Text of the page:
Your prayers mean so much to us.

Tonight went well. Initially, Matthew screamed his head off and it was tense and he was very unhappy about being held by his father and he only wanted daddy or mommy. Eventually, he settled down and he was happy. He let his BF hold him. He smiled. He laughed. The situation was peaceful. We will be seeing him again tomorrow around 10:30. That meeting will probably last 3-4 hours.

Again, thank you for your prayers. We ask that you would continue to lift us up.

Thursday, January 21, 2010

We Need Your Prayers

Okay. So. The BF is coming tomorrow. He is leaving on Saturday. I was going to set up another prayer list but he'll be here for like 28 hours and that would mean 168 increments of ten minutes, many of them in the wee hours of the morning, and that's all just too insane and out of control. And it would be crazy to ask someone to pray at, like, 3:15 am. And it's a really long time, y'all. And it's overwhelming. And. All. That. Jazz.

But we are still desperate for your prayers. If you think of us between the hours of 2:30 MST on Friday and 6:00 MST on Saturday, please lift us up in prayer. In fact, if you wouldn't mind leaving a comment and letting us know that you'll be praying, that would be incredible. It will be good to know that we have five or ten or two hundred people going before the throne on our behalf.

Things you can pray for:

1. BF is bringing his cousin. We don't know this man and it will be a little interesting to have the added dynamic of another human being thrown into this awesome party we've already got going on. Pray that his presence is helpful and not hurtful to the experience.

2. Pray that all goes well with their flight and their hotel.

3. Pray that Matthew will be himself. That he would be happy but also show his BF that he has angry/crabby/sobbing moments as well. He is incredibly attached to both Troy and me but he would make himself a permanent fixture on my body if given the opportunity. I want BF to see how attached he is and then I want that knowledge to be processed positively and not negatively.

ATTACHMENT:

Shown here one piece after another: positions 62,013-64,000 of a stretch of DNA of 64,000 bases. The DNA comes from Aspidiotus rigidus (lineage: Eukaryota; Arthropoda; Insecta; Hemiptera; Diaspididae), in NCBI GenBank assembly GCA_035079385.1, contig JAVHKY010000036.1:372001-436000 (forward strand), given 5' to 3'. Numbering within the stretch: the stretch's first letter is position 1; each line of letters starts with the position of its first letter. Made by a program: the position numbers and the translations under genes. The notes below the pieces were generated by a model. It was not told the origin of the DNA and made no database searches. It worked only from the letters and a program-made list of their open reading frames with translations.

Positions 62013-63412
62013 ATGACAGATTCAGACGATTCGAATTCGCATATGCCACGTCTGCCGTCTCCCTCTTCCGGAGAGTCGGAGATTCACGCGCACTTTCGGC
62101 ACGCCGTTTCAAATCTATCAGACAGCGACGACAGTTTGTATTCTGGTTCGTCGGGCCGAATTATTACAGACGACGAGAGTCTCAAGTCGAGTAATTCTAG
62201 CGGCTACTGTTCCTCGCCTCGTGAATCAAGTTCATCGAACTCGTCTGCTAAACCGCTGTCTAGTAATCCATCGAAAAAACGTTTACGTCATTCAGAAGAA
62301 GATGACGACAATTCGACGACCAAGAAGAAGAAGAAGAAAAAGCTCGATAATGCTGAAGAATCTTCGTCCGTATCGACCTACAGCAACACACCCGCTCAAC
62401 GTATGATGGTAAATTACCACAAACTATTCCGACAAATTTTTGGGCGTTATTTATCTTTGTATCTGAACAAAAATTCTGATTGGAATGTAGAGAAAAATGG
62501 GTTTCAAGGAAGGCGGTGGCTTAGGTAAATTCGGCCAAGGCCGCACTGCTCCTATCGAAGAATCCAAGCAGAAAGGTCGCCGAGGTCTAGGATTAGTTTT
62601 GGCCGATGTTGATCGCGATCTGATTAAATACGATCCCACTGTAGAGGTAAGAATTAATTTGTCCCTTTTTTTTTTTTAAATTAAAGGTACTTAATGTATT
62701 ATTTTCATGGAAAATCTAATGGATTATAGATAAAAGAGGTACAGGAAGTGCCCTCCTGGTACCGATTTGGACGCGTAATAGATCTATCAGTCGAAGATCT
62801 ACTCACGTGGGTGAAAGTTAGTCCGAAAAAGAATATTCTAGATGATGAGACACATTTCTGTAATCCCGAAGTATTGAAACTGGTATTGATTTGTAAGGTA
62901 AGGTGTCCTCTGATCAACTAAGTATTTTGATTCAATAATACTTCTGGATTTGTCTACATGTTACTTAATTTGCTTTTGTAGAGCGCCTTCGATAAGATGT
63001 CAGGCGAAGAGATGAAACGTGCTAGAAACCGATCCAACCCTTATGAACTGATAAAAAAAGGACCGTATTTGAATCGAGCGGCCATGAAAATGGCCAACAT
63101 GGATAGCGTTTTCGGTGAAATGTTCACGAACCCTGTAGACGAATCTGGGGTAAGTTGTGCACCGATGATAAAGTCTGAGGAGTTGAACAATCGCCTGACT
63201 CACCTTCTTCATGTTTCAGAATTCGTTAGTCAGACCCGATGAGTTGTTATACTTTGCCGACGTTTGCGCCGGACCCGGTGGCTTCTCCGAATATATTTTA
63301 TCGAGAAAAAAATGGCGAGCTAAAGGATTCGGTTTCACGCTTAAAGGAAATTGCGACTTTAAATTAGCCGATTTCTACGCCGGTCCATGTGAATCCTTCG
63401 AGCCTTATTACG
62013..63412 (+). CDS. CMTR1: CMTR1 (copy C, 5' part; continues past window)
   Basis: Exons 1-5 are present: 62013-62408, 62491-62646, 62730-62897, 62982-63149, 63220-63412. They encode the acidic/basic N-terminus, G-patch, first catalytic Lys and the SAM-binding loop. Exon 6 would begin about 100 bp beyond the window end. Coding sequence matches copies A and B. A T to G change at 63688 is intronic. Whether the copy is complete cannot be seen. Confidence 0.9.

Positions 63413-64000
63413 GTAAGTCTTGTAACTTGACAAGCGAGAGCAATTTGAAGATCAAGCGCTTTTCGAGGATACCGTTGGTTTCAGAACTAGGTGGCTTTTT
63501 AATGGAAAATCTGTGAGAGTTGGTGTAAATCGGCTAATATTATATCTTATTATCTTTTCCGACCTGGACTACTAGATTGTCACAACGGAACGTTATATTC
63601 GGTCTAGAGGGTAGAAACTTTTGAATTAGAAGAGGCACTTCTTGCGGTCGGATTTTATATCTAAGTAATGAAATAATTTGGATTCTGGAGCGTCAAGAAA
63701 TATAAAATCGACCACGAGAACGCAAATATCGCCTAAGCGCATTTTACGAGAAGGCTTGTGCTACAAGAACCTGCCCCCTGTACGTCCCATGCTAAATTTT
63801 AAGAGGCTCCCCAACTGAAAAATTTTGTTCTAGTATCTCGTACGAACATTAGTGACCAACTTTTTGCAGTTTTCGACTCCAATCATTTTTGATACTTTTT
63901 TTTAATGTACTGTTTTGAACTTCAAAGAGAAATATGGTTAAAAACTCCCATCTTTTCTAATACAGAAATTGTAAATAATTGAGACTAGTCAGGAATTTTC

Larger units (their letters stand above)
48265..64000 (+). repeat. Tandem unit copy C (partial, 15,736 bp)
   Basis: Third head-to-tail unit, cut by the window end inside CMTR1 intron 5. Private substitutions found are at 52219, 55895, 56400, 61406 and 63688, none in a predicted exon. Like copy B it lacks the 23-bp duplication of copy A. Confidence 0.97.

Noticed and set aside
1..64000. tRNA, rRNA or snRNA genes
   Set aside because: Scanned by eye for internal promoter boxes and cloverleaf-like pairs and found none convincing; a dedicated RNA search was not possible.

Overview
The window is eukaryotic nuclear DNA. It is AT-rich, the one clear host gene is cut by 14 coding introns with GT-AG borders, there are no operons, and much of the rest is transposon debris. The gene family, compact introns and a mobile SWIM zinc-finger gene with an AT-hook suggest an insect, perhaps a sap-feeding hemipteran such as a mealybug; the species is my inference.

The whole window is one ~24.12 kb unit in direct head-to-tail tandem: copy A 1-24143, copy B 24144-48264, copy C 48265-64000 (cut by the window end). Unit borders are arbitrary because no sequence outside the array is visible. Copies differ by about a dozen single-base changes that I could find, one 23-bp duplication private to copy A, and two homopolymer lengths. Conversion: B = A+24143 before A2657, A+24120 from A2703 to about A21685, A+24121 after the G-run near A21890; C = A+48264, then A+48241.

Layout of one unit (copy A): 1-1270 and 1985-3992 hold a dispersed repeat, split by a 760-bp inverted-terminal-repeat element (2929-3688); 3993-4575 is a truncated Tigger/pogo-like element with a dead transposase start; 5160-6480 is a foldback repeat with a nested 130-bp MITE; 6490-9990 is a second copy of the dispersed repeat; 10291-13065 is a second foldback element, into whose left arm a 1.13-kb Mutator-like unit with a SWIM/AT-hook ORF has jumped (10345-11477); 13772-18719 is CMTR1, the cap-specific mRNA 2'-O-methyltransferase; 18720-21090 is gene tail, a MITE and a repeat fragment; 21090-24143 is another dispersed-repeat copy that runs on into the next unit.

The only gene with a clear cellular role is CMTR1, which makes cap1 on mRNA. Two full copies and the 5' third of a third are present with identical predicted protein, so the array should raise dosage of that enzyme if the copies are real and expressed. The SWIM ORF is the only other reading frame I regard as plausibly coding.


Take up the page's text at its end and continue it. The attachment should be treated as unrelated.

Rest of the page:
4. Pray for Garrett. He will be staying with good friends (who he is VERY comfortable with) on Friday afternoon/evening as well as on Saturday. We've tried to keep him as UNinformed as possible this time because it seems that Garrett processes the situation negatively. Please pray that he has a great weekend, behaves properly and doesn't experience anxiety.

5. Pray that all of us would be respectful, kind, and loving to one another. And, most of all, that we would be safe.

6. Pray that we would see the BF the way God sees him, that we would love him the way God loves him, that we would not be easily offended, and that Christ will be seen through us.

7. Pray that we would have a peace that passes understanding. I have peace as I write this but who knows what will happen tomorrow. Heck, who knows what will happen ten minutes from now.

8. If you feel so led, pray for a miracle. Pray that his heart is radically changed. Pray that he realizes that allowing Matthew to be here with us is not abandonment but, rather, the greatest gift he could give him.